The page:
The results of the current study are in direct contrast to prior research indicating that competitive scenarios increase anxiety and reduce SC [12,17,19]. Reid and colleagues [17] investigated CSA, SSA and SC between pre-practice and pre-competition scenarios among preadolescent competitive female gymnasts. Reid et al. [17] concluded, “The results suggest that anxiety and SC shift to a less favorable state prior to a competition setting”. Likewise, investigations of teenage male swimmers (individual co-actional sport) [12] and elite women volleyball players (collective interactional sport) [19] have shown an increase in both cognitive and somatic anxiety prior to competition (noting that gymnastics is an individual co-actional sport). In opposition, other studies have found no significant difference in anxiety levels prior to competitive scenarios. Allie at al. [1] found no significant difference in anxiety levels between competitive scenarios or positions played among NCAA Division I North American Football players. Further, an investigation of university-level table tennis players demonstrated no changes in serve kinematics between high anxiety (competition) and low anxiety scenarios (no opponent) [15].
The results of the current study may be related to the development and age of the athletes. Studies have indicated age can influence SC [20]. Thanopoulos and Platanou [20] conducted a study examining anxiety and SC between age groups and genders among young swimmers and water polo athletes. The younger age group (13-15 years) had higher CSA scores compared to the older age group (16-19 years), who scored higher on measures of SC [20]. The aforementioned age related phenomena could indicate why, in the present study, there were high levels of SC and low levels of anxiety in both scenarios (average age of gymnasts was ~20 years). As such, they were likely to have higher levels of SC and lower anxiety levels than younger, less experienced gymnasts regardless of the environment.
CSA, SSA and SC subscale scored have been shown to be related to athletic performance [2,5,9,10]. While the current study did not assess performance, there is no reason to believe that the aforementioned relationship between CSA, SSA, SC and performance does not hold true for collegiate gymnasts. While the research hypothesis was not supported in the current study, it is still important for coaches and athletes to develop an awareness of the relationship between anxiety, SC and performance. Knowledge of an athlete’s anxiety and SC levels in various environments may be beneficial for coaches and gymnasts when developing and implementing mental training strategies intended to improve performance in the competitive environment.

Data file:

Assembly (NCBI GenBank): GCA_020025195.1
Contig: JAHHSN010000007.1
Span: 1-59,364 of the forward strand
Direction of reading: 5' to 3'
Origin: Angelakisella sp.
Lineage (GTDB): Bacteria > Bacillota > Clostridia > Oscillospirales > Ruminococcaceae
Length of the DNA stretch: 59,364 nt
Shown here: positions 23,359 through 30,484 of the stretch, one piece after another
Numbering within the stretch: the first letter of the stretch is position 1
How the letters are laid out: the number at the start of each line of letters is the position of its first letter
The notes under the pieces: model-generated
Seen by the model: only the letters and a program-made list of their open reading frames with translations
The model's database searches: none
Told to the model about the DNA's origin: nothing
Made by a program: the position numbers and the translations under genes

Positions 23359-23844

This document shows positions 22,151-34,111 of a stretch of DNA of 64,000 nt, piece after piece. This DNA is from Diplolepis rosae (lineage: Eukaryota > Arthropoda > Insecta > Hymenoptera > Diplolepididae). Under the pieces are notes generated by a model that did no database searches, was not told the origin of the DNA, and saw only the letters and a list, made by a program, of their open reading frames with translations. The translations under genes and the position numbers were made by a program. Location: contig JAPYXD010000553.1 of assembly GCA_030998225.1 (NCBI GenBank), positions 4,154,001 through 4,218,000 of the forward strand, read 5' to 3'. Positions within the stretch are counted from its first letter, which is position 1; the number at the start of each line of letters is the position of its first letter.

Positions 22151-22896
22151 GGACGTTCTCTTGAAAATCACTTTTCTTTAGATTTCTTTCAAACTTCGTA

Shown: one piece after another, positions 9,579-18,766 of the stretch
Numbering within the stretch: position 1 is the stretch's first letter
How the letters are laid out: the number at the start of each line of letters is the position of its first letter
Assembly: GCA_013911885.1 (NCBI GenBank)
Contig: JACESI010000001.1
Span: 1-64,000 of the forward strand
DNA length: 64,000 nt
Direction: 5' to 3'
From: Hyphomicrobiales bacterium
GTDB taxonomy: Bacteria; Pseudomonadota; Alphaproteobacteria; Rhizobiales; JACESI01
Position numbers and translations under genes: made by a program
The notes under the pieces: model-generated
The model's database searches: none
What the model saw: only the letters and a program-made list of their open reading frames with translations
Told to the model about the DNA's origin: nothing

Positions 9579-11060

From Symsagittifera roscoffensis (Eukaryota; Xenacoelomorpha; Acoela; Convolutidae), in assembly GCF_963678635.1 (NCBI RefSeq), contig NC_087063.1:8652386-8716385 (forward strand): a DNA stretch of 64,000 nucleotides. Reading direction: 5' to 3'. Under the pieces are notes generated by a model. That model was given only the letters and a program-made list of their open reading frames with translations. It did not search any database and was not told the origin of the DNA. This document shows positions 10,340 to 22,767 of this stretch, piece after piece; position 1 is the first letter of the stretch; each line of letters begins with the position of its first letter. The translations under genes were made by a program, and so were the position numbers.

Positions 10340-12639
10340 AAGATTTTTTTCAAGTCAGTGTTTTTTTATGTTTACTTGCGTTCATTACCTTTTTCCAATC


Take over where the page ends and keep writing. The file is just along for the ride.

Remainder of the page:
There were various limitations to this study. As is the limitation with all self-reported data, participants were assumed to have completed the questionnaire with honesty and accurate interpretation of the questions being asked. Additionally, this study was carried out with a small convenience sample from one NCAA Division I team and these athletes may or may not be representative of other collegiate gymnasts. The study timing and environments also pose limitations to the generalization of its results. Specifically, surveys were administered to gymnasts prior to a pre-season competition scenario and not prior to an in-season competition. It is possible that this competition like scenario may not have simulated the emotions of an in-season competition. Additionally, the environments of the competition like scenario and practice scenario were not entirely similar to an actual competition or practice. In the pre-competition scenario there were only familiar faces judging the gymnast and no audience was present while the pre-practice scenario was not in the usual practice facility, it was held in the competition arena with a crowd watching, possibly increasing anxiety levels. Future studies may resolve these limitations by having a larger and more diverse sample, surveying gymnasts prior to a practice in their facility without an audience, and conducting the pre-competition survey prior to an in-season meet that is highly competitive. Likewise, future research should attempt to directly relate CSAI-2 subscale assessments with actual individual gymnastic competition scores. Finally, while prior research has suggested no differences between genders with regards to state anxiety among adult amateur athletes [4], we suggest that similar studies should be carried out with male gymnasts.

5. Conclusions

Within the parameters of this study, there was no significant difference in CSA, SSA, or SC between pre-practice and pre-competition scenarios among female Division I NCAA gymnasts.